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Person Details
Nottingham
William was born in 1886 in Nottingham and was the son of William a gas meter inspector and Elizabeth Bainbridge née Greenfield. His father William was born in 1862 in Lambley and his mother Eliza Greenfield was born in 1860 in Nottingham, they were married in 1880 , their marriage was recorded in the Nottingham Registration district. They had 6 children , sadly one died in infancy prior to 1911, their children were all born in Nottingham and were Mabel b1882, Ada b1884, William b1886 George b1888 and Sarah Ann b1890. His sister Mabel was married in Nottingham in 1904 to James Henry Smeeton together they had a child Stanley born in 1910 , however James Smeeton also died in 1910 aged 30 yrs In the 1911 census the family are living at 7 Richmond Ave, Wells Road, Nottingham and are shown as :- William 49 yrs head of the family a gas meter inspector, he is living with his wife Elizabeth 51 yrs a housekeeper and their children , Mabel Smeeton 29 yrs a widow a blouse and shirt maker, William 25 yrs a house painter George Edward 23 yrs a market gardener, Sarah Ann 21 yrs a pattern girl and Stanley Smeeton 1 yrs old grandson. In 1913 William married his wife Elizabeth Scottorn, their marriage is recorded in the Nottingham Registration district , they went on to have a daughter Ethel born in 1913.
1911 he was a house painter.
08 Nov 1914
28
926131 - CWGC Website
246
Private
1st Bn Northumberland Fusiliers
William enlisted in Nottingham , he served with the 1st battalion Northumberland Fusiliers. He joined the British Expeditionary Force in France on 13th August 1914, he was reporting missing in action on 8th November 1914 later presumed killed in action on that date. He has no known grave and his name is commemorated on the Menin Gate Memorial, Ypres, Belgium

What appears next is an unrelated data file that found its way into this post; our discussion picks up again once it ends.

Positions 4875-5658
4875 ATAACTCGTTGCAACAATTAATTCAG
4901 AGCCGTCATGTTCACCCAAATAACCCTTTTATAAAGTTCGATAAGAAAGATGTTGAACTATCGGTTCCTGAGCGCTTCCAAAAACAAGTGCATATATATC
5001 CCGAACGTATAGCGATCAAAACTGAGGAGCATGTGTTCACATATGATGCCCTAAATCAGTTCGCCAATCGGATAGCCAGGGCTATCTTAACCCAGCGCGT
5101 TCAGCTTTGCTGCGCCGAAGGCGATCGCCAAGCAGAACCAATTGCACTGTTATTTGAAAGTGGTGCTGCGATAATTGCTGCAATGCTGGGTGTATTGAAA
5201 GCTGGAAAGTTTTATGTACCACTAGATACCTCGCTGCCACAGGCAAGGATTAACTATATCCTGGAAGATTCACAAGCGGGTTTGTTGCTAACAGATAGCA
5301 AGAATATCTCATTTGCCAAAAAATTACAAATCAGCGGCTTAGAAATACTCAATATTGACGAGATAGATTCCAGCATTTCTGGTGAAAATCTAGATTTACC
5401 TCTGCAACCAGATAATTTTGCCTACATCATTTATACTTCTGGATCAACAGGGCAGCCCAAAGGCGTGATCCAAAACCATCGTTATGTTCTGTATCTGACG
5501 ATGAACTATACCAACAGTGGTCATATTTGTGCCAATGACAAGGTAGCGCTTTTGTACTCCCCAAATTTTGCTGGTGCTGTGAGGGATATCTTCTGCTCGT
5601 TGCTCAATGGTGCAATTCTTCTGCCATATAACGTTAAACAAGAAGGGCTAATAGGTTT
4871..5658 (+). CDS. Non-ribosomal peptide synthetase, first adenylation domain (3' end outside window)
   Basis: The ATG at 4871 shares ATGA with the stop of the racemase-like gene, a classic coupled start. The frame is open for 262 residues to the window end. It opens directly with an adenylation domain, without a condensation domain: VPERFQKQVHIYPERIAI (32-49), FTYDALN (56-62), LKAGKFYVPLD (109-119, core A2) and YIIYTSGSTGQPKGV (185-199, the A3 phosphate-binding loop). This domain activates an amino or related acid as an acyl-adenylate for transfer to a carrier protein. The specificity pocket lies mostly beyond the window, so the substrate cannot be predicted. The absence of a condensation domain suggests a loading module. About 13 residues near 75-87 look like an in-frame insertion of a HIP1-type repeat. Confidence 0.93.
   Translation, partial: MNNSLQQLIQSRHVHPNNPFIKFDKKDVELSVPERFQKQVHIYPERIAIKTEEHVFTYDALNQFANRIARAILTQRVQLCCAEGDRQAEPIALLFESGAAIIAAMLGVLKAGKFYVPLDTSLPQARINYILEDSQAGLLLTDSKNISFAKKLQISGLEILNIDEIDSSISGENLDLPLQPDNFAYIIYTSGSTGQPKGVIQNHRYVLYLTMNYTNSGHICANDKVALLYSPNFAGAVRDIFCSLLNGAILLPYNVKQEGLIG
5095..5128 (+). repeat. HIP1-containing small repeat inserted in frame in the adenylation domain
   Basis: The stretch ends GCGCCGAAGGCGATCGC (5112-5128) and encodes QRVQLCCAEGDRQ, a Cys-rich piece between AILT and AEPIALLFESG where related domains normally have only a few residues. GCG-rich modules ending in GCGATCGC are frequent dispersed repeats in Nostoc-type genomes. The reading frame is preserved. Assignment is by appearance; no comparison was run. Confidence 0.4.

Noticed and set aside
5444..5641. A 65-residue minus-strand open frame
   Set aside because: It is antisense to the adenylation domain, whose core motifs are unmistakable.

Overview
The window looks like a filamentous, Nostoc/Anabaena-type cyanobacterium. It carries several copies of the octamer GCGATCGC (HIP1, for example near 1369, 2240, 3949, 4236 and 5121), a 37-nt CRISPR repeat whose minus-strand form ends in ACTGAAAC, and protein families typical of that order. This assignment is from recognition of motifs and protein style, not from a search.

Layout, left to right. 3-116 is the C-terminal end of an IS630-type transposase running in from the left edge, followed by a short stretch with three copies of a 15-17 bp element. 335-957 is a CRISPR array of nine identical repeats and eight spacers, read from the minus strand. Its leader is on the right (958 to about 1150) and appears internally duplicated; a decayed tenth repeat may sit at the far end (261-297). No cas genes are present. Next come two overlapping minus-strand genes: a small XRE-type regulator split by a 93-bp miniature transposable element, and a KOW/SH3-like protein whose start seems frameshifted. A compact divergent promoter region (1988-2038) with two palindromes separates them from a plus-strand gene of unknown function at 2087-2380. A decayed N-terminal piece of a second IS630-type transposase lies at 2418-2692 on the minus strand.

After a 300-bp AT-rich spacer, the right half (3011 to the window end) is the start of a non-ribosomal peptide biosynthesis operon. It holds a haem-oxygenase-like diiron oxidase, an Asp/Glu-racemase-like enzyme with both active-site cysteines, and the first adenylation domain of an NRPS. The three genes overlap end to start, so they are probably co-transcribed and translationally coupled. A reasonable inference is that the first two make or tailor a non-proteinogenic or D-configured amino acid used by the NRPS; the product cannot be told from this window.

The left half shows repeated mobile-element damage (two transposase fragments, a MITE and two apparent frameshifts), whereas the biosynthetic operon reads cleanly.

The battalion war diary for 8th November 1914: “Nov. 8th. 4 a.m. received order to hold the line at all costs. Intermittent shelling & rifle fire throughout the day. About 5.30 p.m. the enemy left their trenches & charged our right. During the day our fire from our trench had been withheld. When the enemy charged a heavy rifle & machine gun fire was brought to bear on them & coming in the nature of a surprise did great execution & the enemy were repulsed with heavy losses. During the night the R.E. strengthen the position.” Obituaries published in the Nottingham Evening Post dated 10th January 1916:- “BAINBRIDGE. - Reported missing November 8th, 1914, now reported killed, Pte. W. Bainbridge, A Company, 1st Northumberland Fusiliers. We never knew what pain he had; we never saw him die; we only know he passed away without a chance to say good-bye. - From his wife [Elizabeth] and child. “BAINBRIDGE. - Missing since 8th November, 1914, now officially reported killed in action on the above date, 246, Pte. W. Bainbridge,1st Northumberland Fusiliers, eldest son of Mr. and Mrs. W. Bainbridge, Kirk-road, Mapperley, aged 29 years. - From his sorrowing father, mother, brother and sisters Above battalion war diary entry and obituaries courtesy of Jim Grundy and his facebook pages Small Town Great War Hucknall 1914-1918.
Remembered on